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What is Albert Einstein’s theory of relativity?
The theory of relativity, formulated by Albert Einstein, consists of two theories. First is the special theory of relativity, postulated in Einstein’s 1905 paper, and the second is the theory of general relativity, which was introduced in 1916. An overview of this topic is in the class 12th school curriculum and we have tried to familiarise students with this most crucial and fundamental idea of modern physics. This article will help them understand the theory of relativity, its facts and postulates in detail. So, let us start with the special theory of relativity.
The Special Theory of Relativity
Special theory of relativity, or special relativity, explains the relationship between space and time. The two main postulates of the Special theory of relativity are.
- The first postulate states that the law of physics is constant across all frames of reference.
- The second postulate states that the speed of light in a vacuum remains constant, irrespective of the movement of the observer.
Frame of Reference
The reference frame is the idea on which Einstein’s special theory is based. And it is nothing but the point at which a person is sitting or standing. As you are currently sitting in front of a computer, you might feel like you are stationary as you are not moving, but the earth on which you are sitting is revolving on its axis and rotating around the sun. This means you are moving in space and time. Also, as every single object in the universe is moving, you can’t make an object a base. So, if Rohan runs towards Rishi, there are two ways to look at it. For Rishi, Rohan is moving towards him, but for Rohan, Rishi is moving towards him. Let us discuss the two postulates of the special theory in detail for better understanding.
1. The first postulate of the special theory of relativity is not too difficult to understand. According to this postulate, the laws of physics, such as the law of motion and gravitational laws, remain consistent irrespective of the observer's reference frame and perspective. Let us take the case of a cement block. If you measure it while sitting on the bus (which is travelling at a constant velocity on a smooth road) or standing on the ground, the results will remain the same. However, if you measure the cement block as it passes you on the bus, you will get different results. The second postulate will help you understand why the results are different.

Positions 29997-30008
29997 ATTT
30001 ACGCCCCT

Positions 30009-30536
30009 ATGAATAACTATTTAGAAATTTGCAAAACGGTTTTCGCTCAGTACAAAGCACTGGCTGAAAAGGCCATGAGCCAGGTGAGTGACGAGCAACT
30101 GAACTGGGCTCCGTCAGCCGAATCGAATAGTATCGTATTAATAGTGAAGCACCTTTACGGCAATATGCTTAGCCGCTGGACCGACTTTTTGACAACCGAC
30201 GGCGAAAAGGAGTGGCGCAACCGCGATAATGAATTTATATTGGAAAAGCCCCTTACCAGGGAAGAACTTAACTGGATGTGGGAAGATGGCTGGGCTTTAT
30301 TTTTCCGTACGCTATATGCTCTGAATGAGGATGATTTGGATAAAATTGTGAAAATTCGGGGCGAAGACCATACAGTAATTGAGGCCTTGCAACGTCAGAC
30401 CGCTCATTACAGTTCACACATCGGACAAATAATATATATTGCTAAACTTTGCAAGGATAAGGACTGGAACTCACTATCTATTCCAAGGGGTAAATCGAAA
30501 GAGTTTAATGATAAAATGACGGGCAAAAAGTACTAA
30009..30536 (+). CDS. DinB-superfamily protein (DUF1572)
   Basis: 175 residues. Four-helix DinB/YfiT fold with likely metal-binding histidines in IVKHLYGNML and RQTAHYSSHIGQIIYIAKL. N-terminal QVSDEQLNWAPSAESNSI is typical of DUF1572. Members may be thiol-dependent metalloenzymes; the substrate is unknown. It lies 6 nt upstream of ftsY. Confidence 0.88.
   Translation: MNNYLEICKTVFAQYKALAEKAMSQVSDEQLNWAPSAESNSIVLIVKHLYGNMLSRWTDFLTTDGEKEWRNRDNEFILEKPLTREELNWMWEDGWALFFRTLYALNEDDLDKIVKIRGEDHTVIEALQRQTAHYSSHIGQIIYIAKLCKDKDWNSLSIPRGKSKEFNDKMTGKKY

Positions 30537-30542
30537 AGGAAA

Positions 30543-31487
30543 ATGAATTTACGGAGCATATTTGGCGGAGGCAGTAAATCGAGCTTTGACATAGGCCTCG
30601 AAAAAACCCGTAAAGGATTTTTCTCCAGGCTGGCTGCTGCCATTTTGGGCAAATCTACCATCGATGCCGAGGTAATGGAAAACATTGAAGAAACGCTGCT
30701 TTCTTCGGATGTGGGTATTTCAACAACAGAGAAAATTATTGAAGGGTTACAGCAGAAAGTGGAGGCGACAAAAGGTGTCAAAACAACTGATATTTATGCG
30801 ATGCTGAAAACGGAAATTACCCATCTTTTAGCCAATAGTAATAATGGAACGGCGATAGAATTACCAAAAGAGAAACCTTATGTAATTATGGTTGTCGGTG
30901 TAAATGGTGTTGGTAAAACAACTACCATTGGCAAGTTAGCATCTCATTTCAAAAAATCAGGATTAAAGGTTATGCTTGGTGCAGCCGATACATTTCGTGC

2. The second postulate is very interesting and unexpected because it says that the speed of light remains constant in all frames of reference. While our cement block is unrelated to the light, this postulate will change your understanding of measurements when two reference frames are involved. As the bus is in motion, its reference frame differs from the observer. According to the second postulate, the length and times of two frames of reference, which are in relative motion to each other, appear different. This phenomenon is called length contraction, in which an object appears shorter along the direction of motion.
General Theory of Relativity
Physicist John Wheeler summed up Albert Einstein's general theory of relativity as “Space-time tells matter how to move, and matter tells space- how to curve”.
The general theory of relativity is the fundamental building block of modern physics. This is because it helps us understand the theory of gravity. It was the extension of Einstein's special theory of relativity and took him around ten years to formulate from 1905 to 1916.
Einstein proposed that gravity is not just a pull between one object and another but the result of mass telling space and time how to curve and space and time instructing mass how to move. Let us say you put a heavy ball on the trampoline. This heavy ball creates a dent in the trampoline, and when you put a marble on the trampoline, it takes a curved path rather than a straight path. This principle helps physicists determine why small planets follow curved orbits rather than straight lines.
The theory also describes that time slows down in strong gravitational fields such as a massive planet and black holes. The theory also predicted many phenomena, such as gravitational waves, black holes, gravitational lensing, expansion of the universe, and many more.
Also Read: Understanding the Theory of Evolution.
The theory of relativity is considered one of the most successful theories and has helped formulate many theories afterwards. It describes the history of the universe and countless cosmic phenomena, such as weak fields and strong fields of gravitation. We hope this article will help you understand this topic in detail and encourage you to dive deep into the fascinating world of physics. Stay tuned to read more interesting blogs and articles.